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Fulling shrank the cloth. When lengths of woollen cloth left Exeter’s fulling mills, they were typically one third shorter and one quarter narrower than when they had arrived.

This presented a problem – shrunken cloth meant smaller profits, so the next stage in the process involved re-shaping it, stretching it to a suitable shape and size.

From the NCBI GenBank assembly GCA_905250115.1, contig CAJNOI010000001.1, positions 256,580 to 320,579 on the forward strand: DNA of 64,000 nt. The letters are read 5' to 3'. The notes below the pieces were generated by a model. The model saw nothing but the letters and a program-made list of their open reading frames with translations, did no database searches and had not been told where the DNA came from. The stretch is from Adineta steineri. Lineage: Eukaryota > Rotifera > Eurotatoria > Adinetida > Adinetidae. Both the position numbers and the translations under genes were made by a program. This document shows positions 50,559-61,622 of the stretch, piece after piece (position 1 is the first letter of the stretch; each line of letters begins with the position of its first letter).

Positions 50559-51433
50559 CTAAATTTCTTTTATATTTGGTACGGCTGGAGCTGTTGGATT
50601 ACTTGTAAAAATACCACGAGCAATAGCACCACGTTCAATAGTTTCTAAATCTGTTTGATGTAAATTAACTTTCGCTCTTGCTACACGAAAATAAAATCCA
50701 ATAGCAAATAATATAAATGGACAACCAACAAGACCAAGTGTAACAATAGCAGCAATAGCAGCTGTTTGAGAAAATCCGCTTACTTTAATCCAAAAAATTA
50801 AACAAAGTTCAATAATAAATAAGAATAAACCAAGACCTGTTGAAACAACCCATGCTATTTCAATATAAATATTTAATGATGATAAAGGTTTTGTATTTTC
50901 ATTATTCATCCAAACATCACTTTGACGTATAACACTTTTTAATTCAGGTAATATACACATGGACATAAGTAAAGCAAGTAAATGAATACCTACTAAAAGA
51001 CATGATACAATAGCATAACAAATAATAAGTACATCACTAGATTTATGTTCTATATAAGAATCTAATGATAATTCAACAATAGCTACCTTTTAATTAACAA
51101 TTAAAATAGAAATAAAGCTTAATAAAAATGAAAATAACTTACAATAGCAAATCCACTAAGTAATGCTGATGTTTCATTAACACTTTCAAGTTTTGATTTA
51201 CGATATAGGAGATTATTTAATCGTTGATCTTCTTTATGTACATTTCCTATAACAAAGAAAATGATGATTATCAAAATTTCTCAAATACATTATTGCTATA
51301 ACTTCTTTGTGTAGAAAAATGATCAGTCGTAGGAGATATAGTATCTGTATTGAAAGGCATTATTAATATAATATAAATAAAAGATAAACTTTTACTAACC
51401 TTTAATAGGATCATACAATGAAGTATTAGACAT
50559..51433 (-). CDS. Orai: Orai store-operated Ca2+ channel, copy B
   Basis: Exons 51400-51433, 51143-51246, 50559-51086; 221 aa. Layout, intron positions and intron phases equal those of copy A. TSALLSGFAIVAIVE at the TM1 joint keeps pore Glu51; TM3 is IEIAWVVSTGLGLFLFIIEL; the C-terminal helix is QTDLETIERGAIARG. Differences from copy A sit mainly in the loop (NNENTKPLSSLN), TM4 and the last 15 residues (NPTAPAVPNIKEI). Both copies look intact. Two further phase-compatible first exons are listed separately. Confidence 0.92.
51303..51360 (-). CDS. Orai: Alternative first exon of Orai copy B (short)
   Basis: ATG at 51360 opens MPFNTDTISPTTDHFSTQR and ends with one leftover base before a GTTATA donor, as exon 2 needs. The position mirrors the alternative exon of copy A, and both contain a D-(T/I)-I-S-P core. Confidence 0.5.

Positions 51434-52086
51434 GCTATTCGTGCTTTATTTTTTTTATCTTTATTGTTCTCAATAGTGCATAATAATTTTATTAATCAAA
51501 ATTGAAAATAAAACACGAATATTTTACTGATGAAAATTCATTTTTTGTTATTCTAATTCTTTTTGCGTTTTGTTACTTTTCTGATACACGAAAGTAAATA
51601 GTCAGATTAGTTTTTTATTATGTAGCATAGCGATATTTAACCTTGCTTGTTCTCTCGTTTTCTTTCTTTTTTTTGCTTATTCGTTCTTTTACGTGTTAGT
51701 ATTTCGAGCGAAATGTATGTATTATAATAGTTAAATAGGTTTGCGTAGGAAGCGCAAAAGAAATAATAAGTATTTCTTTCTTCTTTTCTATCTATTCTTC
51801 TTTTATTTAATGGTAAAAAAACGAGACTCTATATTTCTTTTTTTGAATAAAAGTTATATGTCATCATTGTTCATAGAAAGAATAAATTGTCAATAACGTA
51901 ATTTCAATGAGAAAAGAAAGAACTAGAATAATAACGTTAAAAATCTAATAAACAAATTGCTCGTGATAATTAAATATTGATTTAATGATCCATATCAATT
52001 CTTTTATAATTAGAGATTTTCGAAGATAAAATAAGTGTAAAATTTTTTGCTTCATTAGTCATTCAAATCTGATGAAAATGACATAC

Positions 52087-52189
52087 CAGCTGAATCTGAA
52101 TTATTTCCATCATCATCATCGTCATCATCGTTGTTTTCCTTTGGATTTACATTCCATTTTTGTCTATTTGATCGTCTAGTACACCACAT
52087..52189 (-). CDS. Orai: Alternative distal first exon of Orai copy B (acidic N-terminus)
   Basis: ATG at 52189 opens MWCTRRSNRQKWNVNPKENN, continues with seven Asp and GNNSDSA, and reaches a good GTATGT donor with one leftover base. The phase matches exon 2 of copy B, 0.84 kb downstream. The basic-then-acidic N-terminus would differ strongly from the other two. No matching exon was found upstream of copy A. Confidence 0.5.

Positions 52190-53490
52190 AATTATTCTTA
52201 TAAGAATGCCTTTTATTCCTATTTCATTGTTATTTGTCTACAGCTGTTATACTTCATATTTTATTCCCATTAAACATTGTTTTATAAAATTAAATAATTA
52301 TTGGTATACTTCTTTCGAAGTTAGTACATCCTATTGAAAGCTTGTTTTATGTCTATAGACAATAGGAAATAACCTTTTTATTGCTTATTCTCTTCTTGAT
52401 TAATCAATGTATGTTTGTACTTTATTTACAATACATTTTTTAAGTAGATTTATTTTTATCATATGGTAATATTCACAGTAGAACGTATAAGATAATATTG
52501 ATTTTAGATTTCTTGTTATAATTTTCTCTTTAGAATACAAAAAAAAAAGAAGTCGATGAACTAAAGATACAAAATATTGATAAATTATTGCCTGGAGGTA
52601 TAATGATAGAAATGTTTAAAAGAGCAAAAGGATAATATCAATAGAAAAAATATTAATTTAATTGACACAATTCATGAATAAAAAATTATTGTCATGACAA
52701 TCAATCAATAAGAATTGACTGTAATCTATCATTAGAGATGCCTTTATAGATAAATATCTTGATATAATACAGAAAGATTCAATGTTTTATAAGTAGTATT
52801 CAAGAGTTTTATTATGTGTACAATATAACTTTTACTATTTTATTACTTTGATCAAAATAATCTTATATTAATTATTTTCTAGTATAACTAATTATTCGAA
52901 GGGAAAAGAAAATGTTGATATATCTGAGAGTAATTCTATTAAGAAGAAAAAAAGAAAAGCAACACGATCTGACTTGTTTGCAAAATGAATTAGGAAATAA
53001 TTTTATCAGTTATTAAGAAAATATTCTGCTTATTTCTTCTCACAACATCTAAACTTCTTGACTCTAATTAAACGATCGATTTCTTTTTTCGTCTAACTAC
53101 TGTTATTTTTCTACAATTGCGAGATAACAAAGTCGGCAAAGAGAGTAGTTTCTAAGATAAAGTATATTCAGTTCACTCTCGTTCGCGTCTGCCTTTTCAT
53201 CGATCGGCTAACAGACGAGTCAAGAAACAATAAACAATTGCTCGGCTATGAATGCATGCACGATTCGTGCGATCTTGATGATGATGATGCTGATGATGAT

This process was known as ‘tentering’. It involved the use of tentering frames, also known as ‘racks’. The cloth was attached to each side of the frame on metal hooks called ‘tenterhooks’. Once in place, the cloth was not only stretched, but dried and bleached evenly by the sun.

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